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At the open: Markets struggle to stay out of the red

The TMX Broadcast Centre in Toronto


Investors haven't regained much appetite for stocks despite two straight days of hefty post-U.S. election declines. North American markets have opened flat to mildly lower, with the looming "fiscal cliff" continuing to spook would-be buyers.

In early trading, the S&P 500 index was down 1 point, or 0.08 per cent, at 1,3776; the Dow Jones industrial average was down 29 points, or 0.2 per cent, at 12,781; and the S&P/TSX index was down 6 points, or 0.05 per cent, at 12,185.

The reelection of President Barack Obama and a divided Congress Tuesday turned the focus to the "fiscal cliff" -- the combination of more than $600-billion in tax increases and spending cuts scheduled to kick in Jan. 1 unless Washington can reach a deficit-reduction agreement. Failure to reach a deal would likely plunge the U.S. economy back into recession, surely sending stocks into a freefall.

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The odds are good that the fiscal cliff will be averted, but the political wrangling that may be involved is setting the market up for more volatility and is acting as yet another distraction for getting the U.S. economy back to faster growth. Mr. Obama is likely to discuss the issue at a speech scheduled for 1:05 p.m. (ET) today.

China overnight released several reports suggesting the economy there is picking up its pace. Industrial production rose 9.6 per cent in October from a year earlier, a little better than most economists had been expecting. Retail sales climbed 14.5 per cent last month from a year earlier, also slightly exceeding forecasts. There was also a further dip in the inflation rate.

Still, markets are being cautious in reacting to the data. Commodities tell the tale: copper is down 1.4 per cent in New York this morning and crude oil is down 30 cents, or 0.15 per cent, at $84.79.

Europe, of course, remains a focus. On Sunday, a parliamentary vote will take place in Greece on the country's 2013 budget, and euro zone finance ministers are meeting Monday. It's unclear whether they will move to allow the release of the $40-billion in aid for Greece. At least one official has hinted a decision won't be made until late November.

There was some positive news on the U.S. consumer confidence front this morning. The Reuters/University of Michigan reading for November came in at 84.9, versus the consensus expecting of 83.3 and modestly higher than last month.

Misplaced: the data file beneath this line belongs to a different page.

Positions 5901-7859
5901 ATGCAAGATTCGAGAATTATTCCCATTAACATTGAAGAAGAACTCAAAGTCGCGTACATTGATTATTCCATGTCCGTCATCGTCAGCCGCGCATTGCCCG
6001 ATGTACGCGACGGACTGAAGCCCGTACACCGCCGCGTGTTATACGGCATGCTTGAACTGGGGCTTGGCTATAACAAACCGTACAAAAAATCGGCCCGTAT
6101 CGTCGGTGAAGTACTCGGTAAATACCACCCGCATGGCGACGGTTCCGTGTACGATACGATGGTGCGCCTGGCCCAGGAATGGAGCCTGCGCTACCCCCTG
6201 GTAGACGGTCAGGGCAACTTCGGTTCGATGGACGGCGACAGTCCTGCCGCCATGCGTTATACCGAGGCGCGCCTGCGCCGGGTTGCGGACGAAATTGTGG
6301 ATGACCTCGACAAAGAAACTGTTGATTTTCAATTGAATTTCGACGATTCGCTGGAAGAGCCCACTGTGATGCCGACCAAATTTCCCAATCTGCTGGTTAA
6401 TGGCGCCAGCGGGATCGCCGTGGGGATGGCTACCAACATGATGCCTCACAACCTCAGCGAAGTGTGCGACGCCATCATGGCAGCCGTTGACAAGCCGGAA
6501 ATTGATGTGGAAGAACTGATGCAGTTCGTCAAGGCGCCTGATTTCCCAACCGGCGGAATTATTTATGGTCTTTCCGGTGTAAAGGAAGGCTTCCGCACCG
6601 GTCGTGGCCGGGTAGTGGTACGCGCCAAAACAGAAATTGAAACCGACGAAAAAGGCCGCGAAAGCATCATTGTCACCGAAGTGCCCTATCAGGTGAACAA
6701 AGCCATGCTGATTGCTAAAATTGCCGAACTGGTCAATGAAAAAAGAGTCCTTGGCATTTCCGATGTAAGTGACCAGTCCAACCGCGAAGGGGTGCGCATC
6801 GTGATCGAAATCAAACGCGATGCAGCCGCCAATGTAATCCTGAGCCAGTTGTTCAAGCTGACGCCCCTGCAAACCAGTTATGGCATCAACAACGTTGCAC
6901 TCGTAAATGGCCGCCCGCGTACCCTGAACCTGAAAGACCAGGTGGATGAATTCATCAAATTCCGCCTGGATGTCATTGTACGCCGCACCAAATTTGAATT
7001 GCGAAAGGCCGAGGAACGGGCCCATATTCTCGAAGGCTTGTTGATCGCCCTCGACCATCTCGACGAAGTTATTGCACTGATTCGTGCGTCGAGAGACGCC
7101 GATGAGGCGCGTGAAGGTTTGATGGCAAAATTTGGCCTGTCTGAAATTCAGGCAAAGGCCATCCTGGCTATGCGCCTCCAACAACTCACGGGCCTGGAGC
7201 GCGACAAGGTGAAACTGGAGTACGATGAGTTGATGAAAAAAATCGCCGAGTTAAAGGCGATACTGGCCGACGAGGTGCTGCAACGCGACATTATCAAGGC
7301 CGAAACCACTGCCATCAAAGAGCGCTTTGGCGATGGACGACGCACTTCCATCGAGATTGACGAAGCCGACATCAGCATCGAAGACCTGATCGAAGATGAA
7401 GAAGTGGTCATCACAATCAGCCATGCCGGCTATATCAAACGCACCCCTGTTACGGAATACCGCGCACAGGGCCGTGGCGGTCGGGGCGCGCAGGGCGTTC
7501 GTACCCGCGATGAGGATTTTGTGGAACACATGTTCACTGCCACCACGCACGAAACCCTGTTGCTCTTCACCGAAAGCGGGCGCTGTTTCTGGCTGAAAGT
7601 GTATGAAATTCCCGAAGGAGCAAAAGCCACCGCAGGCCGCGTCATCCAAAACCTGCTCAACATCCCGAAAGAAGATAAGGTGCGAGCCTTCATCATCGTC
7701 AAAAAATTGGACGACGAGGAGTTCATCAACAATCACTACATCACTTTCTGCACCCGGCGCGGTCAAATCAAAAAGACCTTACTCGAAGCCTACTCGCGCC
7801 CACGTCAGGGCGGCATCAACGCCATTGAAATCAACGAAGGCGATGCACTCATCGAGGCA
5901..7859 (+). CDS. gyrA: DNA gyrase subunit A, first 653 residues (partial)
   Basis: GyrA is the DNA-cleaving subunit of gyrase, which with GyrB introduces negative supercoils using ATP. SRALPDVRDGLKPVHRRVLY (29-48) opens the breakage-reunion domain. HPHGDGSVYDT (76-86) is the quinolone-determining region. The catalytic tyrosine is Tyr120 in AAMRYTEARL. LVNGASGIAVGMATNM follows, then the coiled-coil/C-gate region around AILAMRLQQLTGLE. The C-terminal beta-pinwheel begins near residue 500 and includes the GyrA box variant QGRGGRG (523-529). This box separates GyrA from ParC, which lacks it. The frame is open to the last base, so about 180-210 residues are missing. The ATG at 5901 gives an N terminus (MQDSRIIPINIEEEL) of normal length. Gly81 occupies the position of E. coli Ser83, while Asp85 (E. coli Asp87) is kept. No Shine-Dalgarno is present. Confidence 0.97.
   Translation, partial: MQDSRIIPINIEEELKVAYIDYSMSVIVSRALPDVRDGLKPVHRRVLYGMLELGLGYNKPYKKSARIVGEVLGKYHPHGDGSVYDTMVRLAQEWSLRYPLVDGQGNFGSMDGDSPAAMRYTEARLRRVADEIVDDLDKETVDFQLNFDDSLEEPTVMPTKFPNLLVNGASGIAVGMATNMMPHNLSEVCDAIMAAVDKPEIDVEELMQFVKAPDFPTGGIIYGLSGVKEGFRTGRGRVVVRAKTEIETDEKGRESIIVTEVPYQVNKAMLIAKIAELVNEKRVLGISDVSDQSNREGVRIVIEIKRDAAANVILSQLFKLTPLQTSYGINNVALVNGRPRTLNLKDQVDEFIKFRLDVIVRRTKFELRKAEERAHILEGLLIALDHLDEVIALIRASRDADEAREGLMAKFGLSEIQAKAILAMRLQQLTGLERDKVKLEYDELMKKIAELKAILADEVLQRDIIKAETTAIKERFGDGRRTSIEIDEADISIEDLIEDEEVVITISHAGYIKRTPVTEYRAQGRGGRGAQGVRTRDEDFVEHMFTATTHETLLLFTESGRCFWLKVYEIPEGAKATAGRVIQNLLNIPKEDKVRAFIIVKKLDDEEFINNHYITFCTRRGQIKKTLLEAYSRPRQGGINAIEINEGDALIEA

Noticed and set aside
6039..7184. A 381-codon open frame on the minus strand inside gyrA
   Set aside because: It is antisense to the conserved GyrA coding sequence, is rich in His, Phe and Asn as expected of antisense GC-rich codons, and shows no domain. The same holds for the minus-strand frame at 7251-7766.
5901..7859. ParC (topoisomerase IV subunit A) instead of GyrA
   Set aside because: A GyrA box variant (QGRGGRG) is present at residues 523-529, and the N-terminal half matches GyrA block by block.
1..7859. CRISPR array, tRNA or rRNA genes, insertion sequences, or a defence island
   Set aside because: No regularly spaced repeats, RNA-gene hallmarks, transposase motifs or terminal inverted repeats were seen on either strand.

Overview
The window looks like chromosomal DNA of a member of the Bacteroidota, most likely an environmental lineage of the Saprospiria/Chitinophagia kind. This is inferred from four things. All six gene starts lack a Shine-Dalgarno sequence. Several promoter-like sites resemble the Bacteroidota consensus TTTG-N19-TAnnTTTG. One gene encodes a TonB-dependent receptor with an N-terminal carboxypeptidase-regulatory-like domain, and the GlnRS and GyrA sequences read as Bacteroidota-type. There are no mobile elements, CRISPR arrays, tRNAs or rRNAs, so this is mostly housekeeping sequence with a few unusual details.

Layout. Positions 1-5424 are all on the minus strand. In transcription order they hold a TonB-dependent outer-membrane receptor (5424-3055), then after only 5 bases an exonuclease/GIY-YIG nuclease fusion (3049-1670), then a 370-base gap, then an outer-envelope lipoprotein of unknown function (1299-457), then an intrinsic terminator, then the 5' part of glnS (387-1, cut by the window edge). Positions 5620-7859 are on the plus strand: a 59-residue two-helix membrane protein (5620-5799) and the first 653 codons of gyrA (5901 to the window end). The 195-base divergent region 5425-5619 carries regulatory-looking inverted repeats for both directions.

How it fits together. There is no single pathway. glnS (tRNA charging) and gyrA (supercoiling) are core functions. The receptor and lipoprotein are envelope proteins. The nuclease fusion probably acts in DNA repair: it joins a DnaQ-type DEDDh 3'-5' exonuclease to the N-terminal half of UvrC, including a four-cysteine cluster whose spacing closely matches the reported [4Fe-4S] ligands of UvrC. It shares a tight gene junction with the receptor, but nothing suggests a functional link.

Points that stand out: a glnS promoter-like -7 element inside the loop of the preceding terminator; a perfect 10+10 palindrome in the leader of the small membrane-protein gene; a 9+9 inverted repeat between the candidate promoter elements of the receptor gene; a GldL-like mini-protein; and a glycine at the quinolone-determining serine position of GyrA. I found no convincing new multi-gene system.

There are a number of corporate developments this morning. Here's a rundown of them:

Telus Corp. boosted its quarterly dividend after reporting a third-quarter profit that rose 7.7 per cent from a year ago to $351-million. Shares are up 1.1 per cent at the open.

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TMX Group Ltd. issued its first financial report since undergoing a strategic reorganization. Earnings were $15.3-million in the most recent quarter. It also announced plans to eliminate 100 positions over the next 12 months.

Rona's CEO, Robert Dutton, is stepping down. Shares are up 6 per cent at the open.

Groupon Inc. shares are down 23 per cent after its quarterly earnings once again fell short of Wall Street's already-cautious expectations. It's also cutting jobs.

Walt Disney Co. shares are down 6 per cent after its quarterly revenues missed expectations, although net income matched analysts' forecasts.

Kayak Software Corp. shares are up 27 per cent after announced a deal late Thursday to acquire the company.

J.C. Penney Co. narrowed losses in its fiscal third-quarter but not as much as the Street was hoping for.

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Other earnings out today include: Brookfield Asset Management Inc.; Canadian REIT; Emera Inc.; Enerplus Corp.; GMP Capital Inc.; Héroux-Devtek Inc.; Ivanhoe Energy Inc.; and Stella-Jones Inc.

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About the Author
Investment Editor

Darcy Keith is The Globe and Mail's Investment Editor. He has been a business journalist since 1992 and joined the Report on Business in 2010 from Yahoo! Canada, where he was the senior editor of finance. More


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